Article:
Introduction to Men’s Headwear – The Hat

Gentlemen have been covering their heads since, well, since the first gentleman figured out he could keep his head warm and look sharp doing so.

The modern hat comes from a long tradition of using headwear not only to protect one’s head form the elements, but also to communicate status and rank. Various professions used a distinctive hat to show their occupation. Various hats were worn by clergy, soldiers, scholars, tradesmen and nobility throughout ancient times and the medieval era. The modern gentleman’s hat springs out of these traditions, specifically the use of felt hats in the military and the clergy.

Richard Hooker wearing the Canterbury cap of British Clergy

Richard Hooker wearing the Canterbury cap of British Clergy

Sailors from Elizabethan times are known to have adopted the Monmouth cap as their hat. They were mentioned by Shakespeare in his play Henry V, Act 4, Scene 7,

“the Welshmen did good service in garden where leeks did grow, wearing leeks in their Monmouth caps; which your Majesty know to this hour is an honourable badge of the service”.

Original 16th Century Monmouth Cap from Wales

Original 16th Century Monmouth Cap from Wales sans Leek

The hats for men in the 20th century evolved from their predecessors in the 18th and 19th century. I will detail more on the specific histories of the various styles of hats we now call ‘formal’ men’s hats in their own separate posts. Here is a short list of some of the more stylish men’s hats still worn, in no particular order:

  • the Fedora
  • the Top Hat
  • the Bowler
  • the Boater
  • the Panama
  • the Ascot Cap
  • the Beret
  • the Deerstalker
  • the Fez
  • the Flat Cap
  • the Homburg
  • the Glengarry
  • the Porkpie
  • the Tam o’Shanter
  • the Trilby

According to wikipedia, “A hat consists of four main parts:

Crown – The portion of a hat covering the top of the head

Peak (British English), visor (American English), or bill, a stiff projection at the front, to shade or shield the eyes from sun and rain

Brim, an optional projection of stiff material from the bottom of the hat’s crown horizontally all around the circumference of the hat

Puggaree (British) or sweatband or hatband (American), a ribbon or band that runs around the bottom of the torso of the hat. The sweatband may be adjustable with a cord or rope at the top and is on the inside of the hat touching the skin while the hatband and puggaree are around the outside.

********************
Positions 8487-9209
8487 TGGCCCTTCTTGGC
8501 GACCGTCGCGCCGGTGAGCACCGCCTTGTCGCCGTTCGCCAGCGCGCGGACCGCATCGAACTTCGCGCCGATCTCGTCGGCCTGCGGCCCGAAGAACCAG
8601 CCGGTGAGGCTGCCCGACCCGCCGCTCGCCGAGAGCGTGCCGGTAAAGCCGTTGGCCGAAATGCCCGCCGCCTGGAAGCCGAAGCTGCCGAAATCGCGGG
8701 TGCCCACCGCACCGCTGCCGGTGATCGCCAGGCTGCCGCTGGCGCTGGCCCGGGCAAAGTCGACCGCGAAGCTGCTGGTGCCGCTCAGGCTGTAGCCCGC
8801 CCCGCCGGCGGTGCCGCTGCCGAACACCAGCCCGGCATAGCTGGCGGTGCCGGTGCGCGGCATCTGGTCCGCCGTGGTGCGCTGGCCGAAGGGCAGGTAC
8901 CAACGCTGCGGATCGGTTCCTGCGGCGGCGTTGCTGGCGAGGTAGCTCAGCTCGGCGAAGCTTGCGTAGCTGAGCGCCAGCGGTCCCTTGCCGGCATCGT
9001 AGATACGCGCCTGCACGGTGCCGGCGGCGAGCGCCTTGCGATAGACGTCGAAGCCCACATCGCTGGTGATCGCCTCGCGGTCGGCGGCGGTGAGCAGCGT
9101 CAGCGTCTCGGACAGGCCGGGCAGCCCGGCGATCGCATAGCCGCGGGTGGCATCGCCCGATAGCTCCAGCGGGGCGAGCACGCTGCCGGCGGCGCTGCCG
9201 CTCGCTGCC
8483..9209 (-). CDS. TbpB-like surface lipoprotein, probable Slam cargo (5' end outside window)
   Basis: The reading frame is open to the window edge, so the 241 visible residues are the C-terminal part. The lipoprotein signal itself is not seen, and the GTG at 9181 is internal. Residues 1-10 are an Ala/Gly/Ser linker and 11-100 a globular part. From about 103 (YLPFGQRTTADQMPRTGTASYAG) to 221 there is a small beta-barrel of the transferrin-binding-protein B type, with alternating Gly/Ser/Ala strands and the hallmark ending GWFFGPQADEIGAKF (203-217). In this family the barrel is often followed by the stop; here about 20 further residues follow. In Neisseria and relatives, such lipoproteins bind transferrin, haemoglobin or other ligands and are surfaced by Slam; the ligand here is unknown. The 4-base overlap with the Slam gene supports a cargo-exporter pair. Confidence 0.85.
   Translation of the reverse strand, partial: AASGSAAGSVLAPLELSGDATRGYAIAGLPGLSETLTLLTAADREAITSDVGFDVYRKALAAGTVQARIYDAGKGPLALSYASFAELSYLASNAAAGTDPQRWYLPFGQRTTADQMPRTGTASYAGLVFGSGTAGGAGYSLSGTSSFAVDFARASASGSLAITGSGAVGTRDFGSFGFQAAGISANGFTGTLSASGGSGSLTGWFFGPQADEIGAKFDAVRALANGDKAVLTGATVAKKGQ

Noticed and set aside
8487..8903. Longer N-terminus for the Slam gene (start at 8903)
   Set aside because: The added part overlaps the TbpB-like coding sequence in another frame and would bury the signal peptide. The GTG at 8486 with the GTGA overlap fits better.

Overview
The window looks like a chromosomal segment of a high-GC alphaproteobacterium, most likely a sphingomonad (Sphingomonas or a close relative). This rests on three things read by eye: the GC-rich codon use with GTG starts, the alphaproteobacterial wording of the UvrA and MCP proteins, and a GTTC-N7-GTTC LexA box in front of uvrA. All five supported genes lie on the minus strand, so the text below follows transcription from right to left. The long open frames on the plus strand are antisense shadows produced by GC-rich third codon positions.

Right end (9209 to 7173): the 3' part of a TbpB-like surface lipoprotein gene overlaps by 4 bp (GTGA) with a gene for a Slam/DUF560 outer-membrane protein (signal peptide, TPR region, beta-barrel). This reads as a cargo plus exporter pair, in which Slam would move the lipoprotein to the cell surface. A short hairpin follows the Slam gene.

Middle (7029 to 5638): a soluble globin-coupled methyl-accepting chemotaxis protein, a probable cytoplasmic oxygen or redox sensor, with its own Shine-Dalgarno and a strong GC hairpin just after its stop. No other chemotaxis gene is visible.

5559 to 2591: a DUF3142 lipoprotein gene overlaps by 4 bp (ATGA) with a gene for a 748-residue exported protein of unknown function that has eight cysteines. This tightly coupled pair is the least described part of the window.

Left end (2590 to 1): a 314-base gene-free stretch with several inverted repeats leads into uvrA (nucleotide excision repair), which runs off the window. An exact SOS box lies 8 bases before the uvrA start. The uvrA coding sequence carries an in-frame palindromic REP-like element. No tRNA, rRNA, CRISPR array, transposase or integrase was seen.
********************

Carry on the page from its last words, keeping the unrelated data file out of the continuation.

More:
There is also an excellent introduction to hat terminology in the Fedora Lounge forum threads – An Intro to Hat Terminology.

And I would be remiss if I ended the post without including some excellent examples of stylish men wearing their hats, so here you are:

Frank Sinatra wearing a fedora

Frank Sinatra Wearing a Short Brimmed Fedora

Cary Grant in a Bowler

Cary Grant in a Bowler

Fred Astaire in a Boater

Fred Astaire in a Straw Boater

 

Benedict Cumberbatch Doffing His Top Hat

Benedict Cumberbatch Doffing His Top Hat

 

Ryan Gosling in a Wide Brimmed Fedora

Ryan Gosling in a Wide Brimmed Fedora

 

Edward, Prince of Wales in a Soft Cap

Edward, Prince of Wales in a Flat Cap

 

Edward, the Prince of Wales, Sporting His Homburg

Edward, the Prince of Wales, Sporting His Homburg

Kingpin’s Hideaway Featured in Men’s Fashion Blog, “The Key of He”

A new post written by Leah Morrigan on “The Key of He” blog features vintage Kingpin’s Hideaway items from the 1930s. Ms. Morrigan’s article discusses the key role that wardrobe played in the movie “The Sting” and you may read it here.

Among the Kingpin items featured are:

1930-era silk tie available at Kingpin's Hideaway.

1930-era silk tie available at Kingpin’s Hideaway.

Snap-together composite and mother-of-pearl cuff links available at Kingpin's Hideaway.

Snap-together composite and mother-of-pearl cuff links available at Kingpin’s Hideaway.

Dove grey beaver fur fedora.

Dove grey beaver fur fedora.

Two-tone leather spectator / correspondents shoes.

Two-tone leather spectator / correspondents shoes.

Grey double breasted wool jacket with oxblood pinstripe.

Grey double-breasted wool jacket with oxblood pinstripe.

New Year’s Eve Outfit 2013

 

New Year's Eve Outfit 2013 in Vintage Formal White Tie

New Year’s Eve Outfit 2013 in Vintage Formal White Tie

New Year’s Eve Outfit – white cotton formal shirt with mother-of-pearl studs, white cotton bow tie, white cotton waistcoat, white wool tailcoat and white silk pocket square.

Toronto School for Gentlemen Course – Shaving with Straight and Safety Razors

Shaving with Straight Razors

Shaving with Straight Razors

The Toronto School for Gentlemen is an ongoing series of workshops on the art of living an elegant life, focusing on skills in dress, hygiene, etiquette, entertaining, conversation and more. In other words, a 21st century finishing school for men.

Shaving with Straight and Safety Razors

Shaving with Straight and Safety Razors

Our next session is “The Art of the Classic Wet Shave” and will include tips and advice on double-edged and straight razors, brushes and soaps, pre- and post-shave treatments. You will learn how to achieve a better shave, enjoy the process and save money. This session takes place Monday, October 28th at 8pm at Hollow Ground Barber Shop, 1053 Bloor St. West. Registration is $25 and can be purchased by clicking below. Returning students receive a $5 discount!

New Students Register here!

Returning Students Register here!

Your instructors are Jonathan Hagey, proprietor of Kingpin’s Hideaway, head writer of Kingpin Chic, a blog about gentlemen’s style and “the dandiest of dandies of them all” according to blogTO, and Pedro Mendes, writer and broadcaster at CBC Radio specializing in men’s issues and menswear.